of removal in determining whether removal was proper. Pullman Co. v. Jenkins,
305 U.S. 534, 537–38 (1939). The basis for federal jurisdiction must be apparent
from the face of the plaintiff’s properly pleaded complaint. Caterpillar Inc. v.
Williams, 482 U.S. 386, 392 (1987). Because Missouri4 prohibits a plaintiff from
seeking a specific amount of damages in his state court complaint, I may consider
post-removal stipulations and pleadings to determine whether jurisdiction has
attached, as long as it clarifies rather than amends an original pleading. See Berry
v. Renaissance Hotel Mgmt., LLC, 2011 WL 1379860, at *2 (E.D. Mo. Apr. 12,
2011); Salinas v. USAA Casualty Ins. Co., No. 4:10–CV–1103 DJS (E.D. Mo.
July 27, 2010); Dyrda v. Wal–Mart Stores, Inc., 41 F. Supp. 2d 943, 949 (D. Minn.
Here, plaintiff alleges claims against the defendant for breach of insurance
contract and vexatious refusal to pay an insurance claim. Plaintiff accurately
pleads that his UIM policy provides coverage of $50,000.00 per person for each of
his three vehicles. However, he does not allege that he is entitled to stack these
policies for a recovery of $150,000.00. Defendant incorrectly assumed that
plaintiff would seek to stack coverage for all three vehicles based solely upon this
Missouri Rules of Civil Procedure 55.05 and 55.19 prohibit the pleading of a specific
amount in controversy.
allegation and because plaintiff sought to settle the case for the policy limits.
However, this evidence is insufficient to demonstrate that the amount in
controversy has been met. Plaintiff has clarified that he is not seeking to stack his
UIM policy, as the policy expressly prohibits stacking. As for plaintiff’s demand
to settle the case for the “applicable policy limits,” here, as plaintiff correctly
points out, that would be $50,000.00, not $150,000.00, as defendant erroneously
assumed. Plaintiff’s motion for remand and the accompanying affidavit of counsel
clarify the petition’s demands and can properly be considered to determine
whether the amount in controversy has been met. Here, it has not been met with
respect to plaintiff’s breach of contract claim, as the maximum amount of damages
plaintiff can hope to recover is $50,000.00.
Defendant also argues, without any support, that the amount in controversy
has been met if I consider the penalties and fees that may be awarded plaintiff
under his vexatious refusal to pay claim. Of course, if defendant had bothered to
do the math it would have discovered that is simply not true. Mo. Rev. Stat. §
375.420 (2011) caps vexatious refusal to pay penalties at “twenty percent of the
first fifteen hundred dollars of the loss, and ten percent of the amount of the loss in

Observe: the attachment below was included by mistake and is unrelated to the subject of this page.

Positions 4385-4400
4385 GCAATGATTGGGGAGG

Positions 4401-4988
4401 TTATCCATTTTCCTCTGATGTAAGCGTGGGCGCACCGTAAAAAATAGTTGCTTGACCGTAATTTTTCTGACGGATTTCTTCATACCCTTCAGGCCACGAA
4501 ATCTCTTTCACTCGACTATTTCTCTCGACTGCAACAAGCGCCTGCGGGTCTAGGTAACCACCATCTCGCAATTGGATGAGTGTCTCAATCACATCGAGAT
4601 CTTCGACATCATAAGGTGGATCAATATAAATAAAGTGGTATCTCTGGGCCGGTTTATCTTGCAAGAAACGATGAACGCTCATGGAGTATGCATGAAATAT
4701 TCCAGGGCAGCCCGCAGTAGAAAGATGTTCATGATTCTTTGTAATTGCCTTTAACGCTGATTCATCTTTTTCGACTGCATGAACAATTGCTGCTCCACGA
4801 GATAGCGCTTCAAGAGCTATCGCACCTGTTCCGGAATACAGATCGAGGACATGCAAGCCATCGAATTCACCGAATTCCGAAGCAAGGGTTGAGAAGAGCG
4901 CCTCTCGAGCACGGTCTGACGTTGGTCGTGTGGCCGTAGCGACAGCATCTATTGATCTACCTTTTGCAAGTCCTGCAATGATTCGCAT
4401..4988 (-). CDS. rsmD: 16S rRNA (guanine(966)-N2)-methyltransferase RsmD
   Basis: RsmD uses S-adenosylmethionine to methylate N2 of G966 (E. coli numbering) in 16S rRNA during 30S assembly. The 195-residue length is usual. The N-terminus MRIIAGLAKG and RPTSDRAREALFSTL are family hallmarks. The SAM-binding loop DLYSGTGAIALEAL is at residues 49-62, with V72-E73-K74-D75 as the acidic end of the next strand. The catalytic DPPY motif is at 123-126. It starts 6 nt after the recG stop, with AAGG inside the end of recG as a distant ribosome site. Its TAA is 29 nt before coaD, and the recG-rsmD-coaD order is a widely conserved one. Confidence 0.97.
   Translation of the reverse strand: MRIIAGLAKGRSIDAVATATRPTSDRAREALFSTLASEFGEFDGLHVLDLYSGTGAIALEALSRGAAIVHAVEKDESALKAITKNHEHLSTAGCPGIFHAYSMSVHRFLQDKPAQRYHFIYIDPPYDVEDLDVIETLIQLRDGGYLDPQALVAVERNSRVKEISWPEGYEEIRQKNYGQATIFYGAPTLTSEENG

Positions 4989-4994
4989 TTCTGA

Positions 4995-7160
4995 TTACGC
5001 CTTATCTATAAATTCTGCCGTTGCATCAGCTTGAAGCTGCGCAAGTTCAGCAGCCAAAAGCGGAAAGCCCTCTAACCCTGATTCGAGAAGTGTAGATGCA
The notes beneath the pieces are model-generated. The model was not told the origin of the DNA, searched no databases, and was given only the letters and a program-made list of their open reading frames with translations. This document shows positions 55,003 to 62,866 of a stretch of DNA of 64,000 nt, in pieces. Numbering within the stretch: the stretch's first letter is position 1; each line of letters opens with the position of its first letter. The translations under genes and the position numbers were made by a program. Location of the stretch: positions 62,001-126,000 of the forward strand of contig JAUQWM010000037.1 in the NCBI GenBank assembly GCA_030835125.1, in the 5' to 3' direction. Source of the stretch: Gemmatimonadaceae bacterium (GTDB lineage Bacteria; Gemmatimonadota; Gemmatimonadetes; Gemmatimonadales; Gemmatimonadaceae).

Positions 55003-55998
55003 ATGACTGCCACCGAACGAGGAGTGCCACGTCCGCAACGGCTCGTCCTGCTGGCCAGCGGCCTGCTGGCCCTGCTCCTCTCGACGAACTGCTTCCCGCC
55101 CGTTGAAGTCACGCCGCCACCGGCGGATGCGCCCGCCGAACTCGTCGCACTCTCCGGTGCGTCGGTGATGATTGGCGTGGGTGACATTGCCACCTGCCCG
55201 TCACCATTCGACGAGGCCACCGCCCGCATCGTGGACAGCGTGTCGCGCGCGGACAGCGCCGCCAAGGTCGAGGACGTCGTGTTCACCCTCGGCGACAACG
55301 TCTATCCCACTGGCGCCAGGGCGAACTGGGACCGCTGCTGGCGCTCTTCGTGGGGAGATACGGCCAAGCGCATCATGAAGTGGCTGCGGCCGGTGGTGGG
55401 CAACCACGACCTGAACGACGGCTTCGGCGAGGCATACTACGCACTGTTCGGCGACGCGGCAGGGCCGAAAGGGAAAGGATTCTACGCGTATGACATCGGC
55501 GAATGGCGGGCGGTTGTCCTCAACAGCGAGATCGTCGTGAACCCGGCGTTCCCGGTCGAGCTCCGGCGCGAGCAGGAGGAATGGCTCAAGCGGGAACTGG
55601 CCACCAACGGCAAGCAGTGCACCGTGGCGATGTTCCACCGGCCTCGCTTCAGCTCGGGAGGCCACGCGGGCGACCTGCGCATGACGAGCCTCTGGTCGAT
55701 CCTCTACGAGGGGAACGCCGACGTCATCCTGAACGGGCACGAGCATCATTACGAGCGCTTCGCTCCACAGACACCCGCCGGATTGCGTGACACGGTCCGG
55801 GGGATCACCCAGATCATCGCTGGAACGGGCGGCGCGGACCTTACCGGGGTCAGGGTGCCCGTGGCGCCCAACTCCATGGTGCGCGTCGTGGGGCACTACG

excess of fifteen hundred dollars and a reasonable attorney’s fee.” Applied here,
that would mean the total amount in controversy is $68,937.50 if I assume a
reasonable attorney’s fee of one-quarter (as suggested by defendant), or
$73,533.33 if I assume a reasonable attorney’s fee of one-third (as suggested by
plaintiff).5 In either case, the amount in controversy does not exceed $75,000.00.
As the party invoking jurisdiction, defendant has the burden of establishing
that all prerequisites to jurisdiction have been satisfied. Central Iowa Power
Co-op. v. Midwest Indep. Transmission Sys. Operator, Inc., 561 F.3d 904, 912
(8th Cir. 2009). Because defendant has not met this burden, I must remand this
matter to state court for lack of subject-matter jurisdiction.
Finally, plaintiff requests an award of attorney’s fees for defendant’s
improvident removal of this case. “An order remanding the case may require
payment of just costs and any actual expenses, including attorney fees, incurred as
a result of the removal.” 28 U.S.C. § 1447. “Absent unusual circumstances,
courts may award attorney’s fees under § 1447(c) only where the removing party
lacked an objectively reasonable basis for seeking removal. Conversely, when an
objectively reasonable basis exists, fees should be denied.” Martin v. Franklin
Capital Corp., 546 U.S. 132, 141 (2005). Here, plaintiff’s damages come close,
but do not exceed, the jurisdictional threshold. For that reason, I find that
The maximum amount of damages recoverable under the statute would be $5,150.00,
plus a reasonable attorney’s fee. A one-quarter attorney’s fee would be $13,787.50, while a onethird attorney’s fee would amount to $18,383.00.
defendant had an objectively reasonable, although not ultimately legally sufficient,
basis for seeking removal. Accordingly, plaintiff’s request for fees and costs will
IT IS HEREBY ORDERED that the motion for remand [#7] is granted,
and this case is remanded to the Circuit Court of the City of St. Louis, Missouri for
lack of subject matter jurisdiction pursuant to 28 U.S.C. § 1447(c).
CATHERINE D. PERRY
UNITED STATES DISTRICT JUDGE
Dated this 1st day of October, 2013.